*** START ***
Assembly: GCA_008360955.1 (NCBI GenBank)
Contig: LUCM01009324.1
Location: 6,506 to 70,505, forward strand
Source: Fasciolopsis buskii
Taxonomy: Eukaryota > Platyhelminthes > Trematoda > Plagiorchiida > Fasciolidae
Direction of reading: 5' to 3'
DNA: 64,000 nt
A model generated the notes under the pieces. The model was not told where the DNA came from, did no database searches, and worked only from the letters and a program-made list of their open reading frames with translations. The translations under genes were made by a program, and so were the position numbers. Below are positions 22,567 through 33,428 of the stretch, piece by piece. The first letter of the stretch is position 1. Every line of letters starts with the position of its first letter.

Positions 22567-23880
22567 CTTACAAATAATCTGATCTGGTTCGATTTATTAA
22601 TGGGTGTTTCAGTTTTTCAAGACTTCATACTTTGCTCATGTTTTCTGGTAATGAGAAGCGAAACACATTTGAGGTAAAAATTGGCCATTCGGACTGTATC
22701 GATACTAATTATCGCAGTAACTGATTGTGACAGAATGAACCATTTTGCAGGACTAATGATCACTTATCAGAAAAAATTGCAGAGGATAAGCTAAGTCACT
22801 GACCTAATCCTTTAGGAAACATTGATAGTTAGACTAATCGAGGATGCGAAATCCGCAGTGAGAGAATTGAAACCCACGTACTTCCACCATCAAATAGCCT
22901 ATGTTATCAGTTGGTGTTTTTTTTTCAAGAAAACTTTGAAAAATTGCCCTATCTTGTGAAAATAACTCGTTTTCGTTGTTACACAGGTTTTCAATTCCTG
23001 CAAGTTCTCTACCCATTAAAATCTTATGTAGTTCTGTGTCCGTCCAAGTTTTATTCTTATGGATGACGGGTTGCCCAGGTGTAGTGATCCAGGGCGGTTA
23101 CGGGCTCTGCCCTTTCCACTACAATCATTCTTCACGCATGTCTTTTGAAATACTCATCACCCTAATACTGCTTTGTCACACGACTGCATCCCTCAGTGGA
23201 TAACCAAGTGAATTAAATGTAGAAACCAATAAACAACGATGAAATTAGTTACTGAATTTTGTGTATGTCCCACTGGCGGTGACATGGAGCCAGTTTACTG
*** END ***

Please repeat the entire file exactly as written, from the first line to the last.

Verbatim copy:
Assembly: GCA_008360955.1 (NCBI GenBank)
Contig: LUCM01009324.1
Location: 6,506 to 70,505, forward strand
Source: Fasciolopsis buskii
Taxonomy: Eukaryota > Platyhelminthes > Trematoda > Plagiorchiida > Fasciolidae
Direction of reading: 5' to 3'
DNA: 64,000 nt
A model generated the notes under the pieces. The model was not told where the DNA came from, did no database searches, and worked only from the letters and a program-made list of their open reading frames with translations. The translations under genes were made by a program, and so were the position numbers. Below are positions 22,567 through 33,428 of the stretch, piece by piece. The first letter of the stretch is position 1. Every line of letters starts with the position of its first letter.

Positions 22567-23880
22567 CTTACAAATAATCTGATCTGGTTCGATTTATTAA
22601 TGGGTGTTTCAGTTTTTCAAGACTTCATACTTTGCTCATGTTTTCTGGTAATGAGAAGCGAAACACATTTGAGGTAAAAATTGGCCATTCGGACTGTATC
22701 GATACTAATTATCGCAGTAACTGATTGTGACAGAATGAACCATTTTGCAGGACTAATGATCACTTATCAGAAAAAATTGCAGAGGATAAGCTAAGTCACT
22801 GACCTAATCCTTTAGGAAACATTGATAGTTAGACTAATCGAGGATGCGAAATCCGCAGTGAGAGAATTGAAACCCACGTACTTCCACCATCAAATAGCCT
22901 ATGTTATCAGTTGGTGTTTTTTTTTCAAGAAAACTTTGAAAAATTGCCCTATCTTGTGAAAATAACTCGTTTTCGTTGTTACACAGGTTTTCAATTCCTG
23001 CAAGTTCTCTACCCATTAAAATCTTATGTAGTTCTGTGTCCGTCCAAGTTTTATTCTTATGGATGACGGGTTGCCCAGGTGTAGTGATCCAGGGCGGTTA
23101 CGGGCTCTGCCCTTTCCACTACAATCATTCTTCACGCATGTCTTTTGAAATACTCATCACCCTAATACTGCTTTGTCACACGACTGCATCCCTCAGTGGA
23201 TAACCAAGTGAATTAAATGTAGAAACCAATAAACAACGATGAAATTAGTTACTGAATTTTGTGTATGTCCCACTGGCGGTGACATGGAGCCAGTTTACTG